As the Purge Night winds on, Tomei and Darragh’s characters start to get anxious that not enough bad deeds are being committed. As they explain early on, a “successful” Purge Night is one that includes lots of crimes, and that’s precisely what they want (all the better to push the Purge to a national level). So the evening goes on to include mercenaries, white nationalists, and literal KKK members, all introduced by outside forces. For McMurray, that’s the stuff that true horror is made of.
“The idea of The Purge deals with horrors of the real world,” he said. “I think horror movies take the scenes that scare you in real life and turn it into a boogeyman, like a monster. I think these things are a metaphor that we can confront and maybe conquer. What I see as real and as horrific, that’s scarier than ghosts. The government is the boogeyman. The IRS is scary. Not aliens, not supernatural, that stuff – the KKK in the streets at night, Charlottesville, that’s scary. That’s horror.”
In one chilling scene, a peaceful group gathered to ride out the night at a local church are gunned down by a group of motorcycle-riding white men. It’s the kind of scene that purposely evokes the 2015 Charleston church shooting, and McMurray pointed to that horrific incident as the kind of thing he felt was important to reference in his film.
“As a black man, person of color, these are things where I’m just experienced, and I thought that was something that I wanted to explore in the film,” McMurray said. “It was something I thought was important to show and not forget. … For me, the things I show [in the film that] are scary, are scary for me in real life. You see a man [running] and police behind him, that’s scary for me.”
While the film’s marketing played up connections to President Donald Trump — a number of posters and trailers center on a MAGA-style red hat bearing the film’s title — McMurray doesn’t see the film as a direct reaction to the current administration, saying those elements are meant reflect that the film is also a “political satire.” And no, the president at its center (played by Ian Blackman) doesn’t look like Trump. He looks like any politician.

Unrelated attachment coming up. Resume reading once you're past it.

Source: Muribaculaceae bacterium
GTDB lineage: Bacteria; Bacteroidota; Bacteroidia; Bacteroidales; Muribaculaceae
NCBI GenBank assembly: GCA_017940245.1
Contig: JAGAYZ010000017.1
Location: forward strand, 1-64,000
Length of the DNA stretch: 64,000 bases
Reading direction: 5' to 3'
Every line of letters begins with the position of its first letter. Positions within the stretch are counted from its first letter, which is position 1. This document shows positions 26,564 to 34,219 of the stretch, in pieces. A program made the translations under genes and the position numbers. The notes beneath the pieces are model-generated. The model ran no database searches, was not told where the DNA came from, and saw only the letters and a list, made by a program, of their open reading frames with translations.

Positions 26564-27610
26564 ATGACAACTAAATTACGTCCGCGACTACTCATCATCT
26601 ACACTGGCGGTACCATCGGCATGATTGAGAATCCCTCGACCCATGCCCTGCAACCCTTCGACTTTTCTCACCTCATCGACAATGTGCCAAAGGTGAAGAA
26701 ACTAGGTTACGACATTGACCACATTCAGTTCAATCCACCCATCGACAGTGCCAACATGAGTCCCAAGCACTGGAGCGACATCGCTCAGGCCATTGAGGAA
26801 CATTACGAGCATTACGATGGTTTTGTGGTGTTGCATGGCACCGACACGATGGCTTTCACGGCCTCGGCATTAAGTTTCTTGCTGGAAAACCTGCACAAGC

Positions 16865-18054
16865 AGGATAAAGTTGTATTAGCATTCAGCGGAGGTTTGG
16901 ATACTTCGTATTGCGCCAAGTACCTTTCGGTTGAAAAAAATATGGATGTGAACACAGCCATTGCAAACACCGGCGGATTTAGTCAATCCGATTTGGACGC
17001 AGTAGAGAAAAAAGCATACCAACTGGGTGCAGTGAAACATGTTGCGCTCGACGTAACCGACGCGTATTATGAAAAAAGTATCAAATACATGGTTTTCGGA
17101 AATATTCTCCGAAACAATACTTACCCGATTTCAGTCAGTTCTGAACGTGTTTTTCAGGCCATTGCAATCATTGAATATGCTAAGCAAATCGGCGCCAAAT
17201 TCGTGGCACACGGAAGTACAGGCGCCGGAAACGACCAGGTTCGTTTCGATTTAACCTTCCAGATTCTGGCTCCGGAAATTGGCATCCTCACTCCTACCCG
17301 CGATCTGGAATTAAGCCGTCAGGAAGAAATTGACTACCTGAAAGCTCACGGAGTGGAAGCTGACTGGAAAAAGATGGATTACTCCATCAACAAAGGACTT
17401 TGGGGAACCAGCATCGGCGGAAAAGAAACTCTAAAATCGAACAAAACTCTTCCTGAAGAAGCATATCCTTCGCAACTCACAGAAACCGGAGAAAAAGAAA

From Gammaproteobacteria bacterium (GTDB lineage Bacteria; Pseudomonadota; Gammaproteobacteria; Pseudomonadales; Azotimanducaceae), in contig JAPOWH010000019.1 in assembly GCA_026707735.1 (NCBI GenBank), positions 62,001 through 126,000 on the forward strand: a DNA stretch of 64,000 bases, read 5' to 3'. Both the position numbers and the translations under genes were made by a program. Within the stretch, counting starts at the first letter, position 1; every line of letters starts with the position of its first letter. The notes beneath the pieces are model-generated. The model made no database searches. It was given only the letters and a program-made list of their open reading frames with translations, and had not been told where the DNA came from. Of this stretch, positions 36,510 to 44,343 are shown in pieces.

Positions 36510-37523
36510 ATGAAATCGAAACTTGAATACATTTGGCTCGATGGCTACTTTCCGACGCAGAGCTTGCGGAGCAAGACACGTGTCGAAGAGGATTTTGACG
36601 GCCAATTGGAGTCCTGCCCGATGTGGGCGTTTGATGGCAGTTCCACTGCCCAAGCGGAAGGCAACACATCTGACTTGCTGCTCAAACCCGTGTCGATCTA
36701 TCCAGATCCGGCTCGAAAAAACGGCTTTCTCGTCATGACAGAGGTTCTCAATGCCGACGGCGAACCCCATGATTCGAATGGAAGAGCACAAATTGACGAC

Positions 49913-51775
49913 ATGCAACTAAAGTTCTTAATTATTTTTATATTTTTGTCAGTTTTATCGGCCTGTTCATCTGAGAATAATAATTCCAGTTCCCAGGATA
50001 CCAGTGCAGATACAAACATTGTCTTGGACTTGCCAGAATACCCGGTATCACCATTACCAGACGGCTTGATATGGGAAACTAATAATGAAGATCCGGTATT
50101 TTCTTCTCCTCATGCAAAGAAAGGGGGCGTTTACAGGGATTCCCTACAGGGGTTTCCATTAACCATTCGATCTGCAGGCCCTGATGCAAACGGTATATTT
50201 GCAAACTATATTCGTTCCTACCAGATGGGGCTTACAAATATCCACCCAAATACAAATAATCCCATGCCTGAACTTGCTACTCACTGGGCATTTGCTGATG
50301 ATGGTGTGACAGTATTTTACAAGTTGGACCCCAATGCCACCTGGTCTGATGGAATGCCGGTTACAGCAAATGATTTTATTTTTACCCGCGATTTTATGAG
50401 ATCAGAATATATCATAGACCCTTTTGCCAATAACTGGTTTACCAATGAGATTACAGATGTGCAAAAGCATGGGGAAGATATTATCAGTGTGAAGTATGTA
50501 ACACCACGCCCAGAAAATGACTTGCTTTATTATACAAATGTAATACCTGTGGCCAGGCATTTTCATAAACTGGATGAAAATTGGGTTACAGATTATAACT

“I definitely pulled from the real-world things,” he said. “Donald Trump just happened to be in the news, you know? A lot of things I pull from political stuff that’s in the world. … I think that, if anything, President Bracken is more of a Richard-Nixon type, if anything.”
Still, there’s a tremendous level of catharsis in “The First Purge,” which includes at least one guns-blazing shootout involving hood-wearing members of the KKK, plus an apartment-building battle royale between Dmitri and mask-wearing villains that seems built to make audiences stand up and cheer.
“Those guys with the blackface masks and the KKK, they needed to be taken on,” McMurray said. “Having them fight off the oppressive government makes it really cathartic, it’s really thrilling to see that. People fight back and show resistance, and it’s hopeful. But also, it’s fun, because who doesn’t want to see someone oppressive or hateful taken down. … In my head, this is my Revolutionary War film, you know?”
“The First Purge” is in theaters now.